WSLL @ Your Service July 2007
An E-publication of the Wisconsin State Law Library
WSLL @ Your Service July 2007
|What's New – Connie Von Der Heide|
Staff Changes @ WSLL
Lisa Winkler has accepted the position of Branch Librarian at the Dane County Legal Resource Center (DCLRC), effective June 25. Lisa had been the Library Associate at DCLRC since September 2005. She’s excited about working there full time, and about her new duties of managing the library’s collection and services. She’s also pleased to have more opportunities to work with the Dane County judges, clerk of courts and other county agency staff, and to serve as a resource person to help library users connect with other agencies and services available in the community. One of Lisa’s first tasks was to hire a new library associate, whom we’ll introduce next month.
Lisa holds a bachelor’s degree in French and International Studies from the UW-Madison, and is currently working toward a Master of Library Science Degree at UW-Madison School of Library & Information Studies. When she’s not working or studying, Lisa enjoys gardening, foreign films, and both vinyasa flow & ashtanga yoga.
State Law Librarian Recognized for 20-Year Memberships
Jane Colwin, State Law Librarian, will be recognized during the American Association of Law Libraries (AALL) annual meeting in New Orleans July 15-17, for 20 years of continuous membership in both AALL and its State Court & County Law Libraries Special Interest Section (SCCLL-SIS). Jane joined AALL and SCCLL-SIS shortly after coming to WSLL in 1984, and she has served on several SCCLL-SIS committees over the years. Congratulations, Jane!
Hands-On Legal Research Classes
There are still a few seats available in each of our upcoming hands-on legal research classes:
For class details and a registration form, visit our Classes & Tours webpage. Space is limited, so register today!
|This Just In... – Pete Boll|
This month’s featured titles include:
New Edition: Family Limited Partnership Deskbook: Forming and Funding FLPs and Other Closely Held Business Entities, 2nd edition, by David T. Lewis and Andrea C. Chomakos.
This fully revised and updated edition provides a good reference source for practitioners and planners at all levels of understanding and expertise who want to understand and comply with requirements in the creation and administration of FLPs and LLCs. The authors provide in-depth analysis of all facets of these business entities. The book addresses basic principles of drafting, how and when to form and fund an FLP or LLC, and basic principles in valuing FLP and LLC interests that are to be transferred. It also addresses more advanced income tax concerns, including special allocations of and adjustments to basis, and the taxation of non-liquidating and liquidating distributions. Examples illustrate the principles involved and practical applications of techniques in the administration of FLPs and LLCs. Also included is a CD-ROM containing sample forms and exhibits covering the creation and operation of FLPs and LLCs.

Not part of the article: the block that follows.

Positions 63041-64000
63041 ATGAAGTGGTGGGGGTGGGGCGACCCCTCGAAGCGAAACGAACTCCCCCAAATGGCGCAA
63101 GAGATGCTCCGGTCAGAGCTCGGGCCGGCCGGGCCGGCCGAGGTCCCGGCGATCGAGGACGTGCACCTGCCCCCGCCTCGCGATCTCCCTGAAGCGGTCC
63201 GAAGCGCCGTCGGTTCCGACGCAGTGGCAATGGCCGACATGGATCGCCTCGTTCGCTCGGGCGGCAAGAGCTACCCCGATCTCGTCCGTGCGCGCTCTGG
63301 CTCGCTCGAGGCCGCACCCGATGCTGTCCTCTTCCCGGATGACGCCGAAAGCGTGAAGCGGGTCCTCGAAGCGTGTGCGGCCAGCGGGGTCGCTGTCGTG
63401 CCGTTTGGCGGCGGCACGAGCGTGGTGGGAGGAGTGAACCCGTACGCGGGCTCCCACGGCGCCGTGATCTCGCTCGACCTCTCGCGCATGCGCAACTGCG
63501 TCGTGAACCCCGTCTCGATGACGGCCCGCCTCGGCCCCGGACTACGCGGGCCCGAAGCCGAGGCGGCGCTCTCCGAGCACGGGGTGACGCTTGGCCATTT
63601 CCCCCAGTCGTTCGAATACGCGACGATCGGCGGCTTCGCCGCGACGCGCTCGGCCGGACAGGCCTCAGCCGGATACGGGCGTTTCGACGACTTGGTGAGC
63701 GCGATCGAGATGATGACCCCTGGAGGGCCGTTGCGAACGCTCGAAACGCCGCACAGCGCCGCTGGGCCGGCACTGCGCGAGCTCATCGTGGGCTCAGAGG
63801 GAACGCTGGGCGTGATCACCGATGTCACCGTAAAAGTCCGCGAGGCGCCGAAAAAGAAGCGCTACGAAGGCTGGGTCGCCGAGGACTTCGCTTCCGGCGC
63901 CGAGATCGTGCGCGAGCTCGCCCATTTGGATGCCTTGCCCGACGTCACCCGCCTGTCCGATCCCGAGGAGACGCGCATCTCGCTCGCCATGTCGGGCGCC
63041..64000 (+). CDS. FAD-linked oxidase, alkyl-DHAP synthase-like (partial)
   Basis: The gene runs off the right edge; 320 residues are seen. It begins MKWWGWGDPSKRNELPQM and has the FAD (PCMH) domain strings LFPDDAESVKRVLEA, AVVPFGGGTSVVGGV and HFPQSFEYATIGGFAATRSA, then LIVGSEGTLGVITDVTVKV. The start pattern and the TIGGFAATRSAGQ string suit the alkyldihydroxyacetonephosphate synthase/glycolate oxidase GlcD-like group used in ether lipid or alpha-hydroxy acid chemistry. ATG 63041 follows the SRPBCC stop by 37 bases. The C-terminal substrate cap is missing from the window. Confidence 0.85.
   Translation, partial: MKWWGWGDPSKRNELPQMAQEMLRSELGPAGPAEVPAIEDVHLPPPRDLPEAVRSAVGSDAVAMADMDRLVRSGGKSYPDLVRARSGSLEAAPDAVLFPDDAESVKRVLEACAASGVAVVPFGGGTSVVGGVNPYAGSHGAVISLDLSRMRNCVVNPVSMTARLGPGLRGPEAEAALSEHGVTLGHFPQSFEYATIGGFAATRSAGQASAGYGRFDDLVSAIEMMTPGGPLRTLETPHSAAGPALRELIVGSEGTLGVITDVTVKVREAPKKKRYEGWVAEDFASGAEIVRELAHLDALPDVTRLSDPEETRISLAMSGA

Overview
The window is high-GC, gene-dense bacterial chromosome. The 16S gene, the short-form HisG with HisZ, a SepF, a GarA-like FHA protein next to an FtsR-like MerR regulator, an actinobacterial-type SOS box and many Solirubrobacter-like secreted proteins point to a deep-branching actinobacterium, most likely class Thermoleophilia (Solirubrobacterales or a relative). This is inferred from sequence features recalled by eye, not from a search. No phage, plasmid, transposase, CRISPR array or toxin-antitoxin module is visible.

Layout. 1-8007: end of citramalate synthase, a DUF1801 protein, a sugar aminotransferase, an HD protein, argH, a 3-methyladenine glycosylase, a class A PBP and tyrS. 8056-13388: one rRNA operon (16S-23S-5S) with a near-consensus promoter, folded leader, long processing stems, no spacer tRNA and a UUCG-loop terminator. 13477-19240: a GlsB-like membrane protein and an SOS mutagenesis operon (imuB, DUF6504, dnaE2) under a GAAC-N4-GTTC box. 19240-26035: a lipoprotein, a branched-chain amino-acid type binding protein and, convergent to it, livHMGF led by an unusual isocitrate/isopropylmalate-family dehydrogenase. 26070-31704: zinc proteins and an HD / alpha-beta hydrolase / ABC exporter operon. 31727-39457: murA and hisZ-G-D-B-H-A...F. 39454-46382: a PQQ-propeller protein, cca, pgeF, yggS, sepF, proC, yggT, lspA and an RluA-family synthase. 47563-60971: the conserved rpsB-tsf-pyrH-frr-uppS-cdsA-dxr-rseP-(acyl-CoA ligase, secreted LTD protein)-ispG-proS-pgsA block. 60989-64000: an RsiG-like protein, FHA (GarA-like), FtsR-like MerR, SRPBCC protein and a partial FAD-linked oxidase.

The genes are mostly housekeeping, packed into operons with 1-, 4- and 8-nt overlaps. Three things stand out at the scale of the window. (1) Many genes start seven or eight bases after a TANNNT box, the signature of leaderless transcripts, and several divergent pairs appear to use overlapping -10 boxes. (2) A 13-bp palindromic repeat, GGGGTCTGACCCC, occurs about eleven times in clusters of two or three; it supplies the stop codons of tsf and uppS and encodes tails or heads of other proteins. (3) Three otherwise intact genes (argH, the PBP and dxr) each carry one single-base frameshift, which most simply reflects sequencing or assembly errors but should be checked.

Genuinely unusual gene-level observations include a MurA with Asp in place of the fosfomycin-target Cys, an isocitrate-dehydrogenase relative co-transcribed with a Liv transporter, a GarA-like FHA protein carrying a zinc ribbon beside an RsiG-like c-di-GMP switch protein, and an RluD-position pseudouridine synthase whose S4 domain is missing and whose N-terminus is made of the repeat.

Updated: Slip and Fall Practice, 2nd edition, by Charles E. Turnbow.
According to the author, plaintiffs’ attorneys lose more than 40% of slip and fall cases. Since they’re difficult to win, such cases are often shunned by plaintiffs' counsel and undervalued by defendants and insurance carriers.
Failing to prove the actual cause of a slip and fall injury leads to most defeats in this type of case. Turnbow, an attorney and engineering consultant, provides practical guidance in all phases of slip and fall litigation, from depositions to trial preparation and determining damages. Whole chapters are devoted to specific categories of cases including falls on construction sites, recreational facilities, public property, in residences, in markets and at the workplace. Also included are chapters on falls on ice and snow, falls by the elderly or disabled, and playground accidents. The accompanying CD-ROM contains related forms.
2007 updates were made in chapters on premises liability law and negligence per se; mechanics of walking on rough or uneven work surfaces; workplace falls and the relationship between worker and property owner; falls by the elderly or disabled and the duties of care givers; and more.
|Summer Reading @ WSLL – Carol Hassler|
Prose & Cons Collection
On the third floor of the library, all seems to be airy and light. Until, that is, you pick up a selection from our Prose & Cons suspenseful legal fiction collection. This summer, the chill of the air conditioning is equal only to the chill running up your spine as you enjoy a good novel from our Prose & Cons shelves.